I want to change this blog. So next starting next month, it will be different, insha’Allah.
Before I do, I want to explain why I’ve written about the topics I have over the last five years. Why I changed so drastically, and why I’m now ready to move on to what’s next.
Years ago, I was liberal. Pretty far on that side of things.
I was born and raised in America so what do you expect? Islam didn’t change that.
People think that I become conservative because of the influence of Islam but they’re wrong. It was really easy for me to take the same approach as when I was Christian.
Sure, you believe but it’s not like you take every detail seriously. Those scriptures were written a really long time ago.
Before stuff like Starbucks and birth control. So maybe not everything applies now.
Then as I’ve written many times in these pages, bad things happened. A whole, long series of insanely horrible events.
No one would believe me if I recounted the entire story. If there were no witnesses besides me, I might not even believe it myself.
I wasn’t the main actor. I was collateral damage. We’re talking about mental illness, drug abuse, extreme violence, and I believe, demonic possession.
Real-life crazy stuff.
Refuge in Islam
I took refuge in Islam and became very strict in my thinking and practice.
That didn’t happen right away. It happened gradually after the initial shock, and this strict practice was actually really helpful to me for a long time.
A lifeline, as odd as that may seem.
When I was going through all of this, I met a hijabi at work, and she introduced me to a wonderful local community. Given my situation, I really needed to be a part of something so I latched on.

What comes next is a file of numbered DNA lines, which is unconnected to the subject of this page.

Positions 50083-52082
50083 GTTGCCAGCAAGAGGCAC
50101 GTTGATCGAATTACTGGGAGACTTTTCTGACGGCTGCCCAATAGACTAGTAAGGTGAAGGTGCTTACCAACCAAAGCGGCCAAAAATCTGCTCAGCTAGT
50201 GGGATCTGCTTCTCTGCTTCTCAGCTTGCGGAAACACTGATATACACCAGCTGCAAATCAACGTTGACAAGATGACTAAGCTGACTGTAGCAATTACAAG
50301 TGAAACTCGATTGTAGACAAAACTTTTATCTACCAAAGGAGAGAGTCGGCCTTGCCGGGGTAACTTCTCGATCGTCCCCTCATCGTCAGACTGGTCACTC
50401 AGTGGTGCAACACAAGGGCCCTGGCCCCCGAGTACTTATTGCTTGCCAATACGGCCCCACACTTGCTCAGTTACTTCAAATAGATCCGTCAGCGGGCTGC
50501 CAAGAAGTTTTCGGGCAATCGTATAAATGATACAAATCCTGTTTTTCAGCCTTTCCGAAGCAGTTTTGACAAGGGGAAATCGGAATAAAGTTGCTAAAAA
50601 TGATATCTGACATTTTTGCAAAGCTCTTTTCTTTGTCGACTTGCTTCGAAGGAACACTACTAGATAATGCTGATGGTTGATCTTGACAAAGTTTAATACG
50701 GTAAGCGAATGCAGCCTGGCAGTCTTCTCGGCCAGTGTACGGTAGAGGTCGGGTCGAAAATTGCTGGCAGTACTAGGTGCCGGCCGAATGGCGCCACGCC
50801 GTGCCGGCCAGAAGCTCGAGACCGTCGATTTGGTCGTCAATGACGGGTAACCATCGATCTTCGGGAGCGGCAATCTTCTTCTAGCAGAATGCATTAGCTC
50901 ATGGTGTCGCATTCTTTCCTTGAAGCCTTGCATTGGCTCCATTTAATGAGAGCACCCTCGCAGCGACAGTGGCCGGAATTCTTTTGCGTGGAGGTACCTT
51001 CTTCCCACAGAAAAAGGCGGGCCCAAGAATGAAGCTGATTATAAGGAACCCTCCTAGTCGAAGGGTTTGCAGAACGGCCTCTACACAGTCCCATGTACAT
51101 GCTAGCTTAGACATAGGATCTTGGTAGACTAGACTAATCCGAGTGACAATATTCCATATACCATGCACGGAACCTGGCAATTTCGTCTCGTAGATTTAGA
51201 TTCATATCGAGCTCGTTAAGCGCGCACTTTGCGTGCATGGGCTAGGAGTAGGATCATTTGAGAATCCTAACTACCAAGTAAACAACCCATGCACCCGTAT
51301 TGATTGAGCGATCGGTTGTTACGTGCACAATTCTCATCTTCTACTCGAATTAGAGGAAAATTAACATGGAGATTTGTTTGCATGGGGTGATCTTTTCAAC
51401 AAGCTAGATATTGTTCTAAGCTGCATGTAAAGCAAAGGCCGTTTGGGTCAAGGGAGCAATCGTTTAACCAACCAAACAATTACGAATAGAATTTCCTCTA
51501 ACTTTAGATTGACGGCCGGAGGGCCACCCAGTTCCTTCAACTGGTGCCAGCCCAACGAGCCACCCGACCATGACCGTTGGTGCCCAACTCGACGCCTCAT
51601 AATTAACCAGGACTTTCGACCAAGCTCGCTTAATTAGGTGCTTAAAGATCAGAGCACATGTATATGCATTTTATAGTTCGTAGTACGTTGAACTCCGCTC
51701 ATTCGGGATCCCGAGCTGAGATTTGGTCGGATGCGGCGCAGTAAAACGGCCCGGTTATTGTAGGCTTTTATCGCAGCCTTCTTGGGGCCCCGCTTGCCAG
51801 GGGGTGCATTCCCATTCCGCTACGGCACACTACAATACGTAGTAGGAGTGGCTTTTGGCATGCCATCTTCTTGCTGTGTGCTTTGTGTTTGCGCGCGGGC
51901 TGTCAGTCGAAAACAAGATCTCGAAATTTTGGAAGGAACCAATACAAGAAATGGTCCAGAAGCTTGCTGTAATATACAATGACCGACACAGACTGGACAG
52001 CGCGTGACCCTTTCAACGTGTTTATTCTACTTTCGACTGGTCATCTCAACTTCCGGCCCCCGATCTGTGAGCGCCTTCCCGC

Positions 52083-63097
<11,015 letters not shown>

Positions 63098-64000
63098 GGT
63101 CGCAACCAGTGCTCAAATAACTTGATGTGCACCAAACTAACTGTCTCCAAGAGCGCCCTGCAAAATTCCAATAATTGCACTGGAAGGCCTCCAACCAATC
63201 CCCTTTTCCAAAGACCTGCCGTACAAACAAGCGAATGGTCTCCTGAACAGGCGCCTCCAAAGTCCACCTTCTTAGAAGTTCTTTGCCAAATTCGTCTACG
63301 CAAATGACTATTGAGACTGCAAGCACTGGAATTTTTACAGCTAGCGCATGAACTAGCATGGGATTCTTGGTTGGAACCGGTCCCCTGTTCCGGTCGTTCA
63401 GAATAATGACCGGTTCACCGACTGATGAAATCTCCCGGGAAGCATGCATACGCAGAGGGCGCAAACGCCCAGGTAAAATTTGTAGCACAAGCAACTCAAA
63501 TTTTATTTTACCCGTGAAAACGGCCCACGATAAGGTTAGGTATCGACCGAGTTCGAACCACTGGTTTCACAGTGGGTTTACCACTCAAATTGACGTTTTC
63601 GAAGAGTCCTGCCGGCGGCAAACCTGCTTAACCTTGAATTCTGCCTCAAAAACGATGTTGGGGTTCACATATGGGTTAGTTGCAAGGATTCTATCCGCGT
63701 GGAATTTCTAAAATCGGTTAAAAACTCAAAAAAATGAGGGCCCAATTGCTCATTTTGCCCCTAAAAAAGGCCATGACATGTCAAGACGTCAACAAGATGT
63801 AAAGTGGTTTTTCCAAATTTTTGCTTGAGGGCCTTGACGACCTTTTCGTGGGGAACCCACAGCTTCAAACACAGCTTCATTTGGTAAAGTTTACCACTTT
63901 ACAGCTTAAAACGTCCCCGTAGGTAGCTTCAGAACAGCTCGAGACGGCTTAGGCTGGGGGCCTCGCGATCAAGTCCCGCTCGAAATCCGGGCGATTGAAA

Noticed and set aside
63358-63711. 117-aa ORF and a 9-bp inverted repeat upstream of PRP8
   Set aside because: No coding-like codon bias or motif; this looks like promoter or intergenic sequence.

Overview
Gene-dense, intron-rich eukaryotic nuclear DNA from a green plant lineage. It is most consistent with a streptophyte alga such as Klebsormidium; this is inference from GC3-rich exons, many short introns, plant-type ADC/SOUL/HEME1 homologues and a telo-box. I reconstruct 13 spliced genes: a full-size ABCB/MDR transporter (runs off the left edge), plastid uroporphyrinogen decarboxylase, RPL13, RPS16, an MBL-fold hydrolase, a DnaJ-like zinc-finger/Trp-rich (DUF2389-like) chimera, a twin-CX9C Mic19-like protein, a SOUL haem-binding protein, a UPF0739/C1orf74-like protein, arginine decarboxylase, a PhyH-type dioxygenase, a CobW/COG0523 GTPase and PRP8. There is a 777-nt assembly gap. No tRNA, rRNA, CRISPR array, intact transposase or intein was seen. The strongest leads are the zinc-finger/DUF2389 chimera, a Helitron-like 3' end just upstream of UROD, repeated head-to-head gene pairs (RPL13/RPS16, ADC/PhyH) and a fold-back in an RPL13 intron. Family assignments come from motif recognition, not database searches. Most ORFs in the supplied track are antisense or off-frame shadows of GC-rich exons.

At first, I was wearing hijab only outside of work. Never in the office.
For years I’d dressed modestly in every way except for the actual scarf.
That scarf is a dead giveaway. You can dress modestly from head to toe, covering every inch of yourself on the hottest summer day.
But you put on a headscarf? People immediately recognize you’re a Muslim.
Hijab at Work
My Muslim friends at work convinced me to wear hijab there too. It was nice to dispense with duplicity and wear it everywhere, even at the office.
A few months after I started wearing my hijab at work, I got laid off for the first time in my career. They got rid of almost all of the Muslims, and literally all of the hijabis.
I’m not saying they swept us out because we’re Muslims. I can’t prove that, and anyway, I didn’t really care.
In a lot of ways, it’s the best thing that’s ever happened to me. I realized that when I refused a cherry job with great benefits and pay, similar to the one I had before.
I just couldn’t do it anymore. Even though for the job I turned down, the hiring manager was also a hijabi and there were quite a few Muslims working there.
No thanks, I just really truly could not do it anymore. Everything had broken down for me including my sense of self.
A demanding job with a long commute completely overwhelmed me. Extreme trauma makes money seem completely worthless too.
A great salary doesn’t solve real problems.
When I was growing up, a Jewish friend of my parents told me, “any problem that can be solved with money isn’t a real problem.” She was right.
Anyway, I struck out on my own doing freelance and I love it. I don’t make all that much now and have no benefits, except what I pay for myself.
But freedom is priceless. I love the spirit of entrepreneurs, and that’s who I work with now.
Most people responded to me better when I was liberal. It’s a lot easier to swim with the current, wherever you live.
But then when everything fell apart, I started looking at the world through different eyes.